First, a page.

DOVER, Del. (AP) — A Chinese auto parts conglomerate that wants to buy failed electric-vehicle manufacturer Fisker Automotive says it would build next-generation Fisker cars in Delaware if there is sufficient consumer demand.
Wanxiang Group Corp. outlined its intentions in a court filing late Wednesday as it pushes for a competitive auction of Fisker's remaining assets. In an order issued late Thursday in advance of a scheduled Friday hearing, the judge presiding over Fisker's bankruptcy suggested that Wanxiang's proposal for an open bidding process is worth considering.
California-based Fisker, which had planned to build cars at the former General Motors plant in Delaware, filed for bankruptcy protection in November. The move culminated a long, downward spiral that began after Fisker received a $529 million loan commitment from the U.S. Department of Energy.
Wanxiang indicated in earlier court documents that it wanted to resume production of Fisker's problem-plagued first-generation car, Karma, in Finland and eventually shift production to a Michigan facility. That dealt a setback to hopes of Delaware officials that cars would be built at the former GM site, where Democratic Gov. Jack Markell and Vice President Joe Biden, Delaware's former senior U.S. senator, announced with great fanfare in 2009 that Fisker would revive vehicle production.
But in Wednesday's court filing, Wanxiang said it intends not only to resume Karma production, but to continue development and design of a second-generation line of Fisker vehicles. Once such vehicles are ready for mass production "in volumes that necessitate a separate manufacturing facility," Wanxiang intends to manufacture them at the now-shuttered GM plant in Wilmington.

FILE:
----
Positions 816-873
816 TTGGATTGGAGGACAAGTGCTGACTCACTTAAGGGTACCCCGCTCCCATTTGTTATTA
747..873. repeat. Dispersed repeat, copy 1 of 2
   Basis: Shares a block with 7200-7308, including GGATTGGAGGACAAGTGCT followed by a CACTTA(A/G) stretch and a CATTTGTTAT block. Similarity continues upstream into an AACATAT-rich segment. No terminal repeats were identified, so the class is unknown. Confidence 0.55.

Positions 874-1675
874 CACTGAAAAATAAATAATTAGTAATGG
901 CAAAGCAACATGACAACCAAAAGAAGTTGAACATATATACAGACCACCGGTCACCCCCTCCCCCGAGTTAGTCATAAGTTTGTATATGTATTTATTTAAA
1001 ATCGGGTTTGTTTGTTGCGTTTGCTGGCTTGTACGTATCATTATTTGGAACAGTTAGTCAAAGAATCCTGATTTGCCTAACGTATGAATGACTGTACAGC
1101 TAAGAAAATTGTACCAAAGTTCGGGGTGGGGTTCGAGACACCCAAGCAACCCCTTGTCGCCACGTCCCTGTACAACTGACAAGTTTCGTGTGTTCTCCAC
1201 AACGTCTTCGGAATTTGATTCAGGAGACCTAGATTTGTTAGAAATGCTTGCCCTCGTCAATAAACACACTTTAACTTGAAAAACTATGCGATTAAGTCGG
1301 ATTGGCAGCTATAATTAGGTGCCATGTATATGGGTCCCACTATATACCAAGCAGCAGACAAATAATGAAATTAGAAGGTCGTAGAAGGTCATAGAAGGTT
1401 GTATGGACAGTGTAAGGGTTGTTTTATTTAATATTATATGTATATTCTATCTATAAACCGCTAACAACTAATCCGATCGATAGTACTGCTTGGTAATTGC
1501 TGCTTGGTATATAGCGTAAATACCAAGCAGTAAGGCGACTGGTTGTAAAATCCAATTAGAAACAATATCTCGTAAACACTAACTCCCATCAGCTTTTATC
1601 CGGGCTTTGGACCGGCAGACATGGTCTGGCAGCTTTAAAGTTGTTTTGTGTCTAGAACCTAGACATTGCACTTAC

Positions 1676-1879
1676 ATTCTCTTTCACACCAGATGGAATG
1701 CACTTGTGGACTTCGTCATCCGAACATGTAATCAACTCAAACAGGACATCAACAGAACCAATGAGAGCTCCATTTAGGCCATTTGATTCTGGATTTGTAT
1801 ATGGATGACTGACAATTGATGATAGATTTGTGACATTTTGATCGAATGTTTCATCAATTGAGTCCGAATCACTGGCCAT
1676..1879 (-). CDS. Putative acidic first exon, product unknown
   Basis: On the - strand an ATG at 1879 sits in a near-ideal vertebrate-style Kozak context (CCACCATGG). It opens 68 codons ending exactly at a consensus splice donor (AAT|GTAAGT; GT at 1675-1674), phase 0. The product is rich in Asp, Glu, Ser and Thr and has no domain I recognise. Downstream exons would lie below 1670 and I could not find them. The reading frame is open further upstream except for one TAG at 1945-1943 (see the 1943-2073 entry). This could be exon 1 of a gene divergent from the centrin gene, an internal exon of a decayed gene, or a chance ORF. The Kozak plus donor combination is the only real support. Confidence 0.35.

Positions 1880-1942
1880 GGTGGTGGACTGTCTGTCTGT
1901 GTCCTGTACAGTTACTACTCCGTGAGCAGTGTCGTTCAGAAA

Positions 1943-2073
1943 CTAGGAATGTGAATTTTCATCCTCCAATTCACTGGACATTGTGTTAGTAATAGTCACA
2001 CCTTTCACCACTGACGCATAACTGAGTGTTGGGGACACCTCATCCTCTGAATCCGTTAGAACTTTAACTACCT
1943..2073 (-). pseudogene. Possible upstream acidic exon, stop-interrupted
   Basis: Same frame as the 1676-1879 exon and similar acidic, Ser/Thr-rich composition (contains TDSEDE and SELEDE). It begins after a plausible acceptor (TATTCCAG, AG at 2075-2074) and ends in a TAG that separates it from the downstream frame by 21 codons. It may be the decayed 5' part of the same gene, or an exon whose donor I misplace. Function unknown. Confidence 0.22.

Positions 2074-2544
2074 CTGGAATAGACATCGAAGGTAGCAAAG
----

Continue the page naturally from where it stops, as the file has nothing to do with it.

Markell, whose administration provided about $20 million in loans and grants to Fisker to build cars in Delaware, welcomed the news of Wanxiang's intentions.
"The sole purpose of the state's loan and grant was to provide a future for a sector of the Delaware economy hard hit by the recession, so we strongly support any path forward that could lead to that result," Markell said in an emailed response for comment.
"The statement by Wanxiang — a company that employs thousands of Americans in dozens of manufacturing plants across the United States — about utilizing the Delaware plant is a positive development," Markell added.
It remains unclear, however, whether Wanxiang, which recently bought the company that served as Fisker's primary battery supplier following a separate bankruptcy case, will be able to take control of Fisker itself.
Hybrid Technology LLC, owned by Hong Kong billionaire Richard Li, also is seeking to buy Fisker's remaining assets in bankruptcy. Hybrid recently paid $25 million for DOE's outstanding loan balance, which resulted in a loss to U.S. taxpayers of $139 million.
Hybrid now wants to buy Fisker in a quick, private sale, using a $75 million credit bid based on its position as Fisker's senior secured lender. Hybrid has indicated that it likely would resell the former GM plant if it is included in an asset sale, suggesting it has no interest in building cars in Delaware.